‘Chief concerns are dry eye and eye strain’  

Mr Allamby, medical director of London’s Focus Clinic, explains: ‘VR is becoming more and more popular, and it’s great that so many fans are using the new BBC app.

‘But they do need to be aware of some potential pitfalls, as there are some optical issues which are specific to VR headset use. Chief among these is dry eye and eye strain.’

Mr Allamby also suspects prolonged and excessive use of VR could disrupt how eyes focus on objects at different distances, which is known as ‘vergence-accommodation coupling’.

He explains: ‘VR headsets contain two small digital screens, each projected at a different eye, creating a stereoscopic effect to create an illusion of depth.

‘The closeness of these to the eyes over long periods of use could lead to severe vision strain or neurological issues.

‘Because VR is in its infancy, the precise mechanics are not entirely understood. But in my view it’s something which needs monitoring closely in case it throws up sight-related problems.’

‘Looking at something close up requires effort’ 

Mr Allamby also suspects VR may add to an ever increasing problem of childhood short-sightedness with the number of sufferers set to almost double in western Europe over the next three decades.

He said: ‘We simply don’t know what’s causing the huge spike in myopia. But we can have a good guess.

‘Our eyes evolved over many thousands of years as we emerged as hunter-gatherers, using them mainly for distance work. In fact, our eyes are “at rest” when looking into the distance.

‘But we no longer use our eyes in the same way. We’re spending less time outside and more time staring at mobile phones, computers, tablets and VR goggles.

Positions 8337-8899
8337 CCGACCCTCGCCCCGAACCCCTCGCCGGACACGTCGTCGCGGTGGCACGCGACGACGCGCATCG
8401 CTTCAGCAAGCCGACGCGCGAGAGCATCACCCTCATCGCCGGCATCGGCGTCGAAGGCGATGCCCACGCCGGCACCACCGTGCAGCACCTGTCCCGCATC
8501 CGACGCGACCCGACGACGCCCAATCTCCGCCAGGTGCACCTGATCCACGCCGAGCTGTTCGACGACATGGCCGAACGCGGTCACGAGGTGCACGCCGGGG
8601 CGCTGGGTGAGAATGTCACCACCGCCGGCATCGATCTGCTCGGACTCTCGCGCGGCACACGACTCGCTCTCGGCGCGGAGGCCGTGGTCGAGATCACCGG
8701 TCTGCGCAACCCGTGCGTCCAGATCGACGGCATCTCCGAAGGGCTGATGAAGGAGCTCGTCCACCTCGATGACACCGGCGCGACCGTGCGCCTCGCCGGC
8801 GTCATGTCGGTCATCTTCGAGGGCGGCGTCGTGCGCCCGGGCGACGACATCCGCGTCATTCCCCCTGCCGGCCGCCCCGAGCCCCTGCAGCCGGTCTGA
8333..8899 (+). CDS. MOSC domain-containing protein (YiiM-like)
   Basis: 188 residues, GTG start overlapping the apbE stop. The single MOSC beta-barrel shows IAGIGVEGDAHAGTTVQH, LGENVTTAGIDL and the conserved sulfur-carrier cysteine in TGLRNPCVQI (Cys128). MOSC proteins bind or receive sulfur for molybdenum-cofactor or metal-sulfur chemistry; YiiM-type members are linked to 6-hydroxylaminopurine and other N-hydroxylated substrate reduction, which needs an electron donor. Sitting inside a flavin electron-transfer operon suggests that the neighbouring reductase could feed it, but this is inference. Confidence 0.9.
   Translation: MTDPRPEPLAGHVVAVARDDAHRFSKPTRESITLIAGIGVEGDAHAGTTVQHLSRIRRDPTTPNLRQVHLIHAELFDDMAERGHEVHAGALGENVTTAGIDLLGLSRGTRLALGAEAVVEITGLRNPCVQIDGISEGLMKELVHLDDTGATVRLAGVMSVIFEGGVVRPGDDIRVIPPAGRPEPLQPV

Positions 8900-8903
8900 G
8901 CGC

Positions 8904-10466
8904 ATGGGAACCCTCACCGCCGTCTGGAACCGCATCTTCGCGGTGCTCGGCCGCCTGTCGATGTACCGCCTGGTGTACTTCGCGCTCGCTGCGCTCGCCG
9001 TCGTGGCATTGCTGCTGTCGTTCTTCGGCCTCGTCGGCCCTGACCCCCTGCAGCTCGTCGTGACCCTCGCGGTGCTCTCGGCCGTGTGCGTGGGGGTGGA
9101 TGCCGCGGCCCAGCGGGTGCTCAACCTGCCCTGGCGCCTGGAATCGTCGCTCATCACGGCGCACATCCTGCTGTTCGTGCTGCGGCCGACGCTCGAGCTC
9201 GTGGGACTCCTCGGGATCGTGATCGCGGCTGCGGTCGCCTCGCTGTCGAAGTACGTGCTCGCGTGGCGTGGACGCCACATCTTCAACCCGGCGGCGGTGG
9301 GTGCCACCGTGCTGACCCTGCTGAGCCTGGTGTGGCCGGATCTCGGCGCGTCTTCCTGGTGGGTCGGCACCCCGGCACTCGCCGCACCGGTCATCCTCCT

‘Looking at something close up requires effort by the ciliary muscle, which controls the shape of the lens of the eye and helps us focus.

‘This puts the ciliary muscle under a more or less constant state of stress.

He added: ‘By repeatedly subjecting this muscle to stress, it can constrict growth at the front of the eye. 

‘This is one theory as to how excessive near work can kick-start a process where the eye gets longer, thus leading to myopia. It’s what many of us are now calling “screen sightedness”.’

The thousands who have been watching the action in Russia via the BBC’s VR app may suffer dry and strained eyes (Peru pictured after their Group C match against Australia on June 26)

VR may cause users to ‘throw up’

And it’s not just eyes that could suffer, people’s stomach may also be affected.

Mr Allamby said: ‘When Sony’s “Playstation VR” first launched in 2016, it was accompanied by many accounts of people feeling sick and disorientated while playing games.

‘And it appears those sorts of reports are still coming in thick and fast now. If you’re watching football, that throw-in could be accompanied by a throw-up!

‘You only need to look at Twitter to see examples of where people say they’re feeling really unwell after a VR session.

‘The unpleasant effects can also seemingly last a long time after a VR session has finished.

‘My advice would be to take the VR goggles off the minute you experience any discomfort in your eyes, and certainly if you start feeling queasy.’

Last May tech giants LG revealed details of their own efforts to try and decrease the risk of VR nausea.

The South-Korean firm suggest higher resolution imaging reduces something called ‘motion-to-photon-latency’ – the delay between your movement being reflected on screen – and motion blur, which could stop screen queasiness.